It is also important to understand when you are trading one risk for another, as is often the case today. Many unconstrained funds have significant investments in high-yield corporate bonds, which are more exposed to equity risk factors than to interest rate risk.
Lately, these funds also have high exposure to mortgage-backed securities, which have a number of unique risks, including pre-payment risk that increases as the economy improves due to increased housing turnover. In such cases, we think it's important to understand and accept the risk trade-offs.
All of the above raises the question: what should investors think about before investing in unconstrained bond funds? There are three main issues to consider.
1) Portfolio Role
What is the role of bonds in the portfolio? Investors simply looking to align future cash-flow needs with current assets may be better off with a simple bond ladder. Investors considering unconstrained bond funds as a supplement to a core bond fund position should look at different criteria than investors using unconstrained bond funds as a replacement for a core bond holding.
2) Manager Capabilities
It is critical to understand the capabilities of the team managing the money. With great freedom comes great responsibility, and identifying whether the team is up to the task is an important element in the due diligence process. Identifying options across the fixed income landscape is challenging for fund management teams, requiring macroeconomic expertise, credit research for sovereign and corporate issuers, and specialized credit research for the mortgage- and asset-backed issuers.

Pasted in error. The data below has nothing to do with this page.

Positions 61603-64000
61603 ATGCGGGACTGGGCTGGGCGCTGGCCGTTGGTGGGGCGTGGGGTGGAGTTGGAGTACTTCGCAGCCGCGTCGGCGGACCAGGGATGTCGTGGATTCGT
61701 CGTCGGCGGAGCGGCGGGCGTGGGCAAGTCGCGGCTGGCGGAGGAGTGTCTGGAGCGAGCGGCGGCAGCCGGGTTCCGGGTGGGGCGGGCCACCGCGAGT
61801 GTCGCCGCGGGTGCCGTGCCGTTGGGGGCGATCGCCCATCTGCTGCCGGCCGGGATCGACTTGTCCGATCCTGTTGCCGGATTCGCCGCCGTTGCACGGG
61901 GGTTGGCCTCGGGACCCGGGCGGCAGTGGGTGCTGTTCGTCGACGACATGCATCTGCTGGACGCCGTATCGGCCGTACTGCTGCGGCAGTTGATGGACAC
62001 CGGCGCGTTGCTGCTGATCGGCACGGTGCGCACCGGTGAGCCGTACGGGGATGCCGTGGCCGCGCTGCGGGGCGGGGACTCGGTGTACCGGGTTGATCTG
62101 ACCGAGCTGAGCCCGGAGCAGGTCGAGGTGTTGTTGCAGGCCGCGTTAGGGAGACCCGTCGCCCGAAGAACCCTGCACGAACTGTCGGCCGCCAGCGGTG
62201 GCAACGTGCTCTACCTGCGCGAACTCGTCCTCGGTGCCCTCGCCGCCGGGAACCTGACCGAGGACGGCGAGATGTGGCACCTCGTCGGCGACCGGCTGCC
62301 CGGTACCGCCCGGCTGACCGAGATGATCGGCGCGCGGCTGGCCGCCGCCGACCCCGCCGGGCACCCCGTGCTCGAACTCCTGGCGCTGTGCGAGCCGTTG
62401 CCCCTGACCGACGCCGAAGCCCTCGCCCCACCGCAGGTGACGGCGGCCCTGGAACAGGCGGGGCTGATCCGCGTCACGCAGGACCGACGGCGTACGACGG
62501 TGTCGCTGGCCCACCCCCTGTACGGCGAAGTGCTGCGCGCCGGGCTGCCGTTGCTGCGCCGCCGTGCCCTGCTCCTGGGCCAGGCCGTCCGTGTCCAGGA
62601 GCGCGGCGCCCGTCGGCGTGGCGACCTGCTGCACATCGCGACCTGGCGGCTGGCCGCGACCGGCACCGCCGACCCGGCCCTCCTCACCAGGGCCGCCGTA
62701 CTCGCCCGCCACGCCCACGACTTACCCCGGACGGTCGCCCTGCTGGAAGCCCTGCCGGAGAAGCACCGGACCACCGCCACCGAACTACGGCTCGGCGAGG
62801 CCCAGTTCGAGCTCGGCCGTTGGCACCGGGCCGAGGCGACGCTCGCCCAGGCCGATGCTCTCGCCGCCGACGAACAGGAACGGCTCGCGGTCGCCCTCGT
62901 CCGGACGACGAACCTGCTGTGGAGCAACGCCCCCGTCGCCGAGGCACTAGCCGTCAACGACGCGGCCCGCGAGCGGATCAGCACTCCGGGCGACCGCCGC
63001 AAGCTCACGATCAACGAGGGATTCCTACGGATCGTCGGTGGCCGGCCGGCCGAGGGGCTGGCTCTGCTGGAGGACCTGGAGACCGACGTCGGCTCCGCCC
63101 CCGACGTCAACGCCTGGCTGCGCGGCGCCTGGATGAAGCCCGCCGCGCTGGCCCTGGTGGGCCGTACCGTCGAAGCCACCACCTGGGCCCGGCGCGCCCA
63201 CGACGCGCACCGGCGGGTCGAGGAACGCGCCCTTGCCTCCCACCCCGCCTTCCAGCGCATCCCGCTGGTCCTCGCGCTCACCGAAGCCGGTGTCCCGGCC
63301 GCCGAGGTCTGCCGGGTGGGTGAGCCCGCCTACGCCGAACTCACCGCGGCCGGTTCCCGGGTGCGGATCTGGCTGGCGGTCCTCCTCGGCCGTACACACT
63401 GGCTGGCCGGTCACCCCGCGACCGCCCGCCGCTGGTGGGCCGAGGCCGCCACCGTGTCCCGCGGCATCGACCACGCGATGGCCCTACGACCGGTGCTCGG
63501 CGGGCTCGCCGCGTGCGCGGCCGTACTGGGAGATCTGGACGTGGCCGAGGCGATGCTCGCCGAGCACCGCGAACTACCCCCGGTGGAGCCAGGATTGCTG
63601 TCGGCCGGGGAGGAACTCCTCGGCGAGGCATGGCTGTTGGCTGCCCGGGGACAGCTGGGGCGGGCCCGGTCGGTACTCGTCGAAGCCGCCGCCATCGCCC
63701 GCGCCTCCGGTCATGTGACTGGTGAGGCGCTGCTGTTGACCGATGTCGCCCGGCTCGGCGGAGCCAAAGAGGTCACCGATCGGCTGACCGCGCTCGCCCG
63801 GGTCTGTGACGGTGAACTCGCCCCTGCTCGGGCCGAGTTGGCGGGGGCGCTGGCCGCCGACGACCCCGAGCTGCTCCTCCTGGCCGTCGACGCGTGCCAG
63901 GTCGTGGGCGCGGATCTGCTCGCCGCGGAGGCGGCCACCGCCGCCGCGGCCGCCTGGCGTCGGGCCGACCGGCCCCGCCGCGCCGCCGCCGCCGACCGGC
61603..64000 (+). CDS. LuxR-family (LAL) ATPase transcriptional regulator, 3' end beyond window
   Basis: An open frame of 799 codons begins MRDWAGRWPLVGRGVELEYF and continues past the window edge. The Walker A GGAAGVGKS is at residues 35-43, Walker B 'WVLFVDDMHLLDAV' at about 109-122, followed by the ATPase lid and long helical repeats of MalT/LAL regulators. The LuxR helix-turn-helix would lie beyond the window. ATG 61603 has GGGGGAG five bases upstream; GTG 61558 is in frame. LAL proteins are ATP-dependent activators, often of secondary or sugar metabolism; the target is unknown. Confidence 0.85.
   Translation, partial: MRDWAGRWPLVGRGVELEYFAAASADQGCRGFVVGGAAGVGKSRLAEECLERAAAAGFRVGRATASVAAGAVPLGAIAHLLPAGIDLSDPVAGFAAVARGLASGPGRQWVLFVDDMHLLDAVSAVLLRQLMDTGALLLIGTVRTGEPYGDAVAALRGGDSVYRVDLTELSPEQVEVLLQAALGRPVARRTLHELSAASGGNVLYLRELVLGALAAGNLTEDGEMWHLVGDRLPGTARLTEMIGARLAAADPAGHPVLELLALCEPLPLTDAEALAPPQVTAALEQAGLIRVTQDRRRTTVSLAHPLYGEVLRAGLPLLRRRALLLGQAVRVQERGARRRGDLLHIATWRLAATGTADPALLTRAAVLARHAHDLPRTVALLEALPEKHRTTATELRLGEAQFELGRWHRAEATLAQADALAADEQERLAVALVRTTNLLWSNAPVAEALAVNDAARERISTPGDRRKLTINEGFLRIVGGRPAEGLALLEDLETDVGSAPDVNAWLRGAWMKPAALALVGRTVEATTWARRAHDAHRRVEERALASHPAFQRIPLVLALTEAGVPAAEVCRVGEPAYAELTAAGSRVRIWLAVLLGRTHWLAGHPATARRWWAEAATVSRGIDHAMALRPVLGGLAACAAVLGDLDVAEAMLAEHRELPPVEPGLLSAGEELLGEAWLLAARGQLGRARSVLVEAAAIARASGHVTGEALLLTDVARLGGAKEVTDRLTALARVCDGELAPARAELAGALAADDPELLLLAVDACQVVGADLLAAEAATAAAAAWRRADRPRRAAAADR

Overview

In equities, we think that smaller, more nimble asset management teams are more likely to deliver sustainable outperformance. For unconstrained bonds, we think that bigger is often better, offering the depth, breadth and access necessary to capitalize on opportunities across the fixed income universe.
3) Fund Positioning
It is important to understand whether a fund’s positioning is tactical, as a function of the current environment, or is strategic or structural in nature. Many unconstrained funds have had significant concentrations in investment grade and high-yield corporate bonds, arguably because corporate bonds have been among the most attractive opportunities following the financial crisis.
Some firms will rotate away from corporate bonds when they become less attractive, while others may continue their focus on corporate bonds because their research capabilities are centered in the corporate bond arena.
Mr. Gross has his own professional and personal reasons to put all his eggs in an unconstrained bond basket. Before you do the same, consider what you are trying to get and what risks you may be taking on.